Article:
Tenet

Tenet

Christopher Nolan isn’t interested in explanation. He’s not a man who crafts intricate mysteries to be solved. When discussing The Grandfather Paradox the Protagonist asks Neil “What’s the answer?” He replies, “Theres no answer. It’s a paradox.” Nolan doesn’t have answers to offer us, no answers left in the corner of frames and obscure historical reference. He’s deliberately seeking questions without answers, and then presenting them to the audience in the form of action film narrative logic. It’s a challenge because he desires both the blockbuster energy of cinema and the unsolvable riddles of life. It’s a daunting task, and one that he usually fails at. The concepts get lost in the greater plot - he errs on the side of the blockbuster.

In Tenet however, I see his greatest success. The concept, entropy and reverse chronology, becomes the content. He’s found a way to construct a plot so labyrinthine and fundamentally unknowable, that it takes over the rest of the film. Nolan tries to make the movie about other things; an abusive relationship, climate change, nuclear dangers, and so on. None of these sub-plots are able to escape the constricting temporal pincer moment of Nolan’s dedication to high concept bullshit. Because reverse motion is such a weirdly pleasing visual it massively shifts the energy of the scenes when it is used. It’’s unreal in an uncanny way, asking you first to try and play the motion backwards and not to think about what is going on narratively. The struggles of our protagonists fade away as you focus on playing everything backwards and forwards, imagining two separate perspectives at the same time. Instead of constantly pulling away from the concept to hammer home the “themes” - like with every cutaway to Cobb’s perfect children or saving Coop for an impossible reunion - Nolan lets entropy bring him away from the family stuff.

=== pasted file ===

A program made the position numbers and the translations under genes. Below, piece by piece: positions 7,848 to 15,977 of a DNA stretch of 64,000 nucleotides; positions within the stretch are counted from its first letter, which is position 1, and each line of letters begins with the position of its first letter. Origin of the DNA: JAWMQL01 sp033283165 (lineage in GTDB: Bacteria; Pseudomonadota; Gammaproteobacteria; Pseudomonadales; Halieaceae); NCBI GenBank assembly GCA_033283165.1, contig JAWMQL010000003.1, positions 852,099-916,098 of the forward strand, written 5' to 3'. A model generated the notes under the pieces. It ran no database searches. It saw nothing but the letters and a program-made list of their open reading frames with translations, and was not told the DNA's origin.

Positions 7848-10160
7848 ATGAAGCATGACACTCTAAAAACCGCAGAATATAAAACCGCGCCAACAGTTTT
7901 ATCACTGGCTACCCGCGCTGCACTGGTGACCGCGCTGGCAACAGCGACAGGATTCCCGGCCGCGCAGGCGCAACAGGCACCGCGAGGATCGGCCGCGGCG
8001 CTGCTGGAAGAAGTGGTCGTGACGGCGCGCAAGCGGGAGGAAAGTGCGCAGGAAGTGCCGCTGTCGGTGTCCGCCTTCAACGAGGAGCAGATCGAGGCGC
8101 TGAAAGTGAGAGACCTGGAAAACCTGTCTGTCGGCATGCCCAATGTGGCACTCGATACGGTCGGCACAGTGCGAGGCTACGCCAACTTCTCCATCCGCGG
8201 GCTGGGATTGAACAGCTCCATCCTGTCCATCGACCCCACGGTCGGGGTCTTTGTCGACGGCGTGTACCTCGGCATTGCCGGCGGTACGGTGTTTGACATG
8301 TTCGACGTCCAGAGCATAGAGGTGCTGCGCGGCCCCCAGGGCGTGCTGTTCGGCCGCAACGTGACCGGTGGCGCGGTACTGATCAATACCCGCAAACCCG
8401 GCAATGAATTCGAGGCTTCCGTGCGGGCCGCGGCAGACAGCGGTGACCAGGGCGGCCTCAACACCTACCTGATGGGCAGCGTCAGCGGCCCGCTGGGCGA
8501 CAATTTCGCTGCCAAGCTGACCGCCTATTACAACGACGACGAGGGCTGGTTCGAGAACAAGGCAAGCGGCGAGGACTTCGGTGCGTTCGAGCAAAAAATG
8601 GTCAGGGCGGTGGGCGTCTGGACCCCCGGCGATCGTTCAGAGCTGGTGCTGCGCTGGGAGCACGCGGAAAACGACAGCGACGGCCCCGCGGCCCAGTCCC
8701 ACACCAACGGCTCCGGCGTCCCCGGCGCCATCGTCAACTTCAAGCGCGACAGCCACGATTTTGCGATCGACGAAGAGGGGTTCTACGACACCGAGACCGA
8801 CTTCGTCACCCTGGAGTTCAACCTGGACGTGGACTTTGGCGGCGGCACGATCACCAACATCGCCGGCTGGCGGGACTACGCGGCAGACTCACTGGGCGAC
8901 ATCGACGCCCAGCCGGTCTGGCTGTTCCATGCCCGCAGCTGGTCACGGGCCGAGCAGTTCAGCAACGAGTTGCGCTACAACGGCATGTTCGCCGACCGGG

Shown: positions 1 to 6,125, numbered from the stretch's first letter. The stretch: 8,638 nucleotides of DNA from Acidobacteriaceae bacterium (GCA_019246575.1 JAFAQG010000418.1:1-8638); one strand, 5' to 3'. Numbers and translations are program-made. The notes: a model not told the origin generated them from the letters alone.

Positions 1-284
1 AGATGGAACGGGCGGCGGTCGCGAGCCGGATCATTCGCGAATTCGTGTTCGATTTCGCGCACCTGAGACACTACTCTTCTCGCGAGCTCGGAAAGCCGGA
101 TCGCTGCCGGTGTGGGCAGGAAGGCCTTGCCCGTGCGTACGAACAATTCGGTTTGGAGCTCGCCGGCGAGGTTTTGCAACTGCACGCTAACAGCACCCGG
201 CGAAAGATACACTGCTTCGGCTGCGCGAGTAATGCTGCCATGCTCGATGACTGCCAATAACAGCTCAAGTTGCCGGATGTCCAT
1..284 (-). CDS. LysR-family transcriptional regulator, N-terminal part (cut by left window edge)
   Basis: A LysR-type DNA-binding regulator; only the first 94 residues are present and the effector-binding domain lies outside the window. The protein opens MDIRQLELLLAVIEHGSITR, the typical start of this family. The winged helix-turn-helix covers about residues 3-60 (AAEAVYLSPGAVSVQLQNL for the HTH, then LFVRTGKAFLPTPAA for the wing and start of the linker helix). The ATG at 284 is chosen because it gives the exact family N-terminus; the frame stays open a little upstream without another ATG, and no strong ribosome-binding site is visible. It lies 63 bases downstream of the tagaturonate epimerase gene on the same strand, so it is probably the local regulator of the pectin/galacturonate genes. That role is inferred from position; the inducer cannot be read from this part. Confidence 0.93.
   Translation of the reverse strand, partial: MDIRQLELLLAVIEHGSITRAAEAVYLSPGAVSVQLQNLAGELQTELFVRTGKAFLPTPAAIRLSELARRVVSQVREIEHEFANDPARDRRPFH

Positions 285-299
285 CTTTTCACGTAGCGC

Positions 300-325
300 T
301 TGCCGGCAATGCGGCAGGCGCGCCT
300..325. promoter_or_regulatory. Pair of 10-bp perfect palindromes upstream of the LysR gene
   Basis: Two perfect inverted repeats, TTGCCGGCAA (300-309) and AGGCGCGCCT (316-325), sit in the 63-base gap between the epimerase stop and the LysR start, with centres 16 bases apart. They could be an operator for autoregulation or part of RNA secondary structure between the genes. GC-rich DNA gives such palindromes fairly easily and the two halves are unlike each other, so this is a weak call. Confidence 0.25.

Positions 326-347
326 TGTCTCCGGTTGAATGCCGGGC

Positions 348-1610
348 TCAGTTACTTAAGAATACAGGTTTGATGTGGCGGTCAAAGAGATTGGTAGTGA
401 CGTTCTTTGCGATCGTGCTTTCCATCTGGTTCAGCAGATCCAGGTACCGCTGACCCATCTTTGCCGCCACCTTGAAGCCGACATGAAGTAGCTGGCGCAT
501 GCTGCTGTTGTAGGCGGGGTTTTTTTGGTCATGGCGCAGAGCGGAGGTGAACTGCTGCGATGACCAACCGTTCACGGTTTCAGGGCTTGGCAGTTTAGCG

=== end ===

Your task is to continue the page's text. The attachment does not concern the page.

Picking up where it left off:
Mechanically, the story is already over by the time Nolan begins telling it. The decisions have already been made, the conflicts already won and lost. The stakes are incredibly high and yet instantly made unimportant, there’s nothing for the audience to do except watch the mechanics in action. It’s a sterile minimalism, making action film logic become visible through temporal distortion. The film moves away from its own concerns and becomes a meta-argument surrounding the generic impulses of action cinema - where the battle is already won because the heroes have to survive. Can it still be entertaining to watch play soldiers enacting play wars against made-up enemies for incomprehensible reasons? Apparently I believe so - and find it even more engaging to watch the second time around.

Instead of manufacturing obscene narrative reasons for characters to do things Nolan just say upfront that they are following these specific plans because it has already happened. The temporal logic functions just the same as the script, making sure the action stays on course. It’s the ultimate play against contrarian nitpickers, shouting “Don’t you see? It’s all made up!” The blockbuster assembling itself in front of you. It should break the magic, seeing how the sausage get’s made, but the wonder of cinema is that knowing how it works gives the magic to you as well. Motion pictures began with the train that scared its audiences, but it became cinema when people learned how it worked and still believed.

"“What’s happened happened.” Which is an expression of faith in the mechanics of the world. It’s not an
excuse to do nothing."

"Fate?"

"Call it what you want."

"What do you call it?"

"Reality."

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Honestly this is embarrassing lmao, I really fucking liked this movie and the goodbye between Pattinson and Washington made me so emotional.

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